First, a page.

“When we had one in our foyer at DPS Composites that had been damaged in transit and I asked if I could have it because I was a keen cyclist they said yes, it would be nice to see it used. And then I thought, having been involved in making them, it would be nice to find where they all went. I had a look on the Lotus website, a couple of people got in touch and over the last couple of years with Facebook one thing led to another.”

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Wybrott recalls how Lotus came to DPS Composites with the concept of building the 110 in 1993 and the specialist Bookham-based firm, which usually made parts for motor racing, turned the bike into a reality.

“We built six development ones that went to Lotus and then we did a batch of 50. Because we were a motor racing-orientated company, when they wanted to build the next order of 100 it was a very busy time of year for us so we couldn’t really entertain it.

They’d found that they could have them made in South Africa at a much more competitive price so that’s where they went and that’s when it became the Aerodyne Lotus. They went on making them and I believe stopped at 263.”

Aerodyne made new moulds rather than use the ones made by DPS. Wybrott points out the difference between the two: “The South African Lotuses have a cut-out for the front derailleur where there was a bit of interference and they have a different bottom bracket shell — though both were made for standard bottom brackets. The original ones we made had Royce square-taper units.”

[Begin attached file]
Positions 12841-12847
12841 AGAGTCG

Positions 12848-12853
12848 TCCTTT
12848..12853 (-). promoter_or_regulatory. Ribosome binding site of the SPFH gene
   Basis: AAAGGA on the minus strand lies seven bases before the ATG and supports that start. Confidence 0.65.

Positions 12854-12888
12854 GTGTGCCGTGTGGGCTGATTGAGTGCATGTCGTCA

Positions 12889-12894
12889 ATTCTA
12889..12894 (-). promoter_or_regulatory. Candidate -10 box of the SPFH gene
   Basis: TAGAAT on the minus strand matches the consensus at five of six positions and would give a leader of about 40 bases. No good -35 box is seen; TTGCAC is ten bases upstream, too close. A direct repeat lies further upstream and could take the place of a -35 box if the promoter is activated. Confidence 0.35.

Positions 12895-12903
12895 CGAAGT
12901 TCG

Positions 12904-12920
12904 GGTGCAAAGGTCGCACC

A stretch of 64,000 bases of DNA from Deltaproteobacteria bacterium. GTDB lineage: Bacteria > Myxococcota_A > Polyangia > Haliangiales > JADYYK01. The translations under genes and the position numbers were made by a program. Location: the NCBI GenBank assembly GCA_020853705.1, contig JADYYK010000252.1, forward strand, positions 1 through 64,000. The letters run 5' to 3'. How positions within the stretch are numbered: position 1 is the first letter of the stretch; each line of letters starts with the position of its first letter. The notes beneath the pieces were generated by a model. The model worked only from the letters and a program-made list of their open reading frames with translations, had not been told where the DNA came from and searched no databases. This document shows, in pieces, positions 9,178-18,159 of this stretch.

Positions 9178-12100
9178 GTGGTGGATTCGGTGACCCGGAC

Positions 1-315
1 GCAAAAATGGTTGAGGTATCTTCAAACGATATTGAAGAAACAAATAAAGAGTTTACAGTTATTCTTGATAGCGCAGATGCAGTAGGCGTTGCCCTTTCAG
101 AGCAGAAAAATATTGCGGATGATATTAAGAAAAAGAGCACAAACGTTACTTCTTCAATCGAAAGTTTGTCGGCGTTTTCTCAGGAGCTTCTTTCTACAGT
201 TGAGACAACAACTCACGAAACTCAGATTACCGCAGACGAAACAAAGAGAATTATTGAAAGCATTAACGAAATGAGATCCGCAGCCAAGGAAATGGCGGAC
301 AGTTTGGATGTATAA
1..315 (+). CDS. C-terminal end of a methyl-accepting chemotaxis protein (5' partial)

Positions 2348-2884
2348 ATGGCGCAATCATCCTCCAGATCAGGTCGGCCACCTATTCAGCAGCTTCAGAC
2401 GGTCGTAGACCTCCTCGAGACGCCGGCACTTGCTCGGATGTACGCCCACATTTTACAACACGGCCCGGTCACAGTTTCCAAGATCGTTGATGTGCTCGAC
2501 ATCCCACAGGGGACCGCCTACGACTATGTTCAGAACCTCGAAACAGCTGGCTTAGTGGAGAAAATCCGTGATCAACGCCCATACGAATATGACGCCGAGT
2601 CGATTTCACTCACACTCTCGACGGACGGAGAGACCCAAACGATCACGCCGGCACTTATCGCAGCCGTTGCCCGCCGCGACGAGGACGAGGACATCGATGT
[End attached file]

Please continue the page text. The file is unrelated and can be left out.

Twist of fate

Ian Wybrott is steadily tracking down every Lotus 110 that was ever made (Credit: Chris Lanaway)
(Image credit: Chris Lanaway)

In another twist of fate that echoed the sale of the GAN bikes to the Lotus staff, one of the Lotus moulds was rediscovered during the clearout when DPS Composites was closing down 12 years later to go into aerospace manufacturing. “A chap I used to work with said, ‘Oh, you might as well have that as a souvenir,’” says Wybrott.

Wybrott has laid up a new half-Lotus to give a tantalising glimpse of what a 2017 Lotus might look like. “I’ve made a little splash out of it to show people different carbon weaves with a bit more modern technology.”

Wybrott points to an area of blank, weaveless material: “This is a new system that’s designed for car panels that need painting. It’s used on most supercars. They had trouble with carbon-fibre; it started to go yellow in the sun and when it gets hot the resin sinks back. So this is what they call an A-surface for a motor manufacturer.”

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So could Wybrott actually remake an entire Lotus 110 using F1-grade carbon-fibre? “No, because I only have this half of the mould,” he laughs.

“The other half would have had a joggle in it where it fitted under so the two halves come together and that was the bonding surface. I don’t know where that went. Possibly back to Lotus. There’s another mould that makes the piece behind the bottom bracket and chainstays. Then the three pieces all bond together.”

One of a kind

Most of the Lotus 110s are still in perfect working order (Credit: Chris Lanaway)

Evidently with the UCI’s Lugano Charter banning monocoque frames still in effect and the wherewithal to remake it lost forever, the Lotus 110 is consigned to history.

“We came to the end of the road with GAN,” says Richard Hill, Lotus chief aerodynamicist and the bike’s designer.

“Originally the 108 pursuit bike for the Barcelona Olympics was a PR exercise. The 110 was an extension of that with the Tour de France and it just ran its course. The bikes were then banned and there was no other mechanism for promoting anything to do with the company any more. And we all had other things to do. It had its day.

“Now you have to have the triangulated design and there are some very nice-looking modern bikes out there but there will never be anything that looks quite like this.”

How an icon was born

The Lotus 110 tasted plenty of success before it was banned by the UCI (Credit: Chris Lanaway)
(Image credit: Chris Lanaway)

Richard Hill is chief aerodynamicist at Lotus and designed both the 1992 Olympic gold-winning Lotus 108 and the roadgoing Lotus 110, on which Boardman rode the fastest ever average speed in a Tour de France time trial in 1994, a record that stood for 21 years.